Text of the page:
Potential measures to address a serious shortfall in workers’ accommodation in Shetland are to be addressed by the island’s Community Planning Partnership.
The partners will consider a new report, commissioned by Highlands and Islands Enterprise (HIE), which forecasts that recent pressures on workers’ accommodation are set to continue for the next decade, unless new homes are built and more local people acquire skills in construction and engineering.
The research assessed the likely demand for housing and accommodation from a number of industries and the public sector, over the next ten years. It makes it clear that despite the completion of the Shetland Gas Plant contract over the next few months, there will still be an ongoing need for accommodation in Shetland necessary to expand the workforce and support business growth. Businesses in Shetland and the public sector will still be constrained by a shortage of labour, in part, caused by accommodation shortages.
The report was commissioned to help people, communities, local government and businesses understand what the demand for housing is likely to be over the next ten years, and determine what measures can be taken to grow the workforce and support jobs and business growth.
It found that recent pressures will not be short lived. Although unmet demand for workers’ accommodation is projected to drop from a peak in 2014 – when approximately 3,000 extra workers were in Shetland, accommodation will still be required for between 500 and 1,500 extra workers every year to 2024.
A key issue is the lack of availability of private housing to rent or buy. The report states that there is a requirement of between 24 to 70 housing units per year for the next five years for the anticipated incoming private sector workforce.
Similarly there is a requirement for provision of 35 – 40 units of private housing to meet labour demand for the public sector for the same period. Additionally, at least 30 units will be required for a growing student population.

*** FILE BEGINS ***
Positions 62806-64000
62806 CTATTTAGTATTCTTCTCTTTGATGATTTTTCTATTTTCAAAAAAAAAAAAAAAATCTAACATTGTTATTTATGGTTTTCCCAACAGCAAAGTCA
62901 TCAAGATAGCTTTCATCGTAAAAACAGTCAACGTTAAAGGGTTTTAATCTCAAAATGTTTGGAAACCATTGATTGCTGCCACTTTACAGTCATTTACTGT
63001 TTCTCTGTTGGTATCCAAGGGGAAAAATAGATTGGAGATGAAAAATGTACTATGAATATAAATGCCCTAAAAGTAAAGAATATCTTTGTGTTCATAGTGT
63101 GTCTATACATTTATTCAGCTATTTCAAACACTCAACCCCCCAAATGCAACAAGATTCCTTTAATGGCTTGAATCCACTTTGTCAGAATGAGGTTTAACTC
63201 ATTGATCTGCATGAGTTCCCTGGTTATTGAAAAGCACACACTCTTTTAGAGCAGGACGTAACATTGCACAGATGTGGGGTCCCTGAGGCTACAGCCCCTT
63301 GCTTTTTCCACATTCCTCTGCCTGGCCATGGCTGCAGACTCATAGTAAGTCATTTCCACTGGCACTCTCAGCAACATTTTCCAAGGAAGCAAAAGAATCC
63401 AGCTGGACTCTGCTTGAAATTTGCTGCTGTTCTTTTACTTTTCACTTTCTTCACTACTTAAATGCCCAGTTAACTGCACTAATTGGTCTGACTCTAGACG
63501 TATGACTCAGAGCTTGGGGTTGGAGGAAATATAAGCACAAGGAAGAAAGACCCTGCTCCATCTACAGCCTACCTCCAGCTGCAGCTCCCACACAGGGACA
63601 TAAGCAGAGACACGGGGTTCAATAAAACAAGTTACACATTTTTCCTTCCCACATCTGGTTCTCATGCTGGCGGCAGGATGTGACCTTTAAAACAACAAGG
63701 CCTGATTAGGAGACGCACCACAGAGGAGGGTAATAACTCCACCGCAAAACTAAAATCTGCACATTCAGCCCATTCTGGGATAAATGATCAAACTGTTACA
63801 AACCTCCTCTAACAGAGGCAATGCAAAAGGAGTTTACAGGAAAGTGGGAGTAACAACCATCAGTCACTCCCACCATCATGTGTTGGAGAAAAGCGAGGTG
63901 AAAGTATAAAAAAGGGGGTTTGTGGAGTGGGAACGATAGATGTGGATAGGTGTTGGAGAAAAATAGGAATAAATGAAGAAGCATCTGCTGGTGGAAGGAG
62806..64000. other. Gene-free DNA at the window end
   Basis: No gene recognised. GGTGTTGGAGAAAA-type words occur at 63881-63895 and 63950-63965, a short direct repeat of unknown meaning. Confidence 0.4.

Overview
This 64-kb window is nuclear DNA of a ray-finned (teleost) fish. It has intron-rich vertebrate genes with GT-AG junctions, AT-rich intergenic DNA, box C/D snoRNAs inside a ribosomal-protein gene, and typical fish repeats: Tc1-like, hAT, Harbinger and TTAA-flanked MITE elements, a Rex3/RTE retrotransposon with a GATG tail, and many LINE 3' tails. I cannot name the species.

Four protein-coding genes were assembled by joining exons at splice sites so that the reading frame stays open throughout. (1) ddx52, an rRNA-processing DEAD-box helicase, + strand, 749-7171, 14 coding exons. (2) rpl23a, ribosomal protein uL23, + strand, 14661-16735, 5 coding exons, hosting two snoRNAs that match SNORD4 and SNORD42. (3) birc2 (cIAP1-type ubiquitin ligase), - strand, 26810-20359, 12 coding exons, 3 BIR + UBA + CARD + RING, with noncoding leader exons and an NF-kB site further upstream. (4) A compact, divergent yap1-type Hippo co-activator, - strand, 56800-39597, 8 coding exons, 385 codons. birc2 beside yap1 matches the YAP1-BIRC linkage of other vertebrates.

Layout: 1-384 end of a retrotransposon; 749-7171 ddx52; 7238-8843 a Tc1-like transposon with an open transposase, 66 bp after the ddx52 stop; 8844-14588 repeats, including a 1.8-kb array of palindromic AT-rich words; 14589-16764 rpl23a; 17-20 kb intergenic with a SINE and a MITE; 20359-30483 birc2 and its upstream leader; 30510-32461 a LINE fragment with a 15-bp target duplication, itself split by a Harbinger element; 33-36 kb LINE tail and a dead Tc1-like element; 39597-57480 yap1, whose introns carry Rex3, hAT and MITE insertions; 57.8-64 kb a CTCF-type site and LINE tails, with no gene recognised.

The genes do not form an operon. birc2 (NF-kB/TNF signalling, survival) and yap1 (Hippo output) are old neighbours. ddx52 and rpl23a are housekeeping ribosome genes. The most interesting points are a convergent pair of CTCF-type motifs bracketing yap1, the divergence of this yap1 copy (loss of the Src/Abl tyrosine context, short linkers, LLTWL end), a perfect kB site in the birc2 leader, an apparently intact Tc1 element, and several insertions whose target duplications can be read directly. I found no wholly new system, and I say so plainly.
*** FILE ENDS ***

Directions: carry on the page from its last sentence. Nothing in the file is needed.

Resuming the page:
The report’s recommendations include encouraging the private sector to develop housing and worker accommodation in Shetland; and encouraging industry and training organisations to look at ways to support more local people into the construction and engineering sectors.
The implications of the report will be considered by the Shetland Community Planning Partnership to look at ways to reduce problems but also make the most of opportunities that may present themselves.
Rachel Hunter, Shetland Area Manager for HIE said “The shortage of accommodation in Shetland has no doubt held back economic growth and it is clear that there will be continuing pressure even after the completion of the Shetland Gas Plant. There will still be opportunities for the private sector in housing development and agencies in Shetland will be looking to work together to consider how we can help.”
The Shetland Worker Accommodation Report 2015, commissioned by HIE and undertaken by Steve Westbrook, AB Associates and Sandy Anderson is available to download at www.hie.co.uk/shetland-2015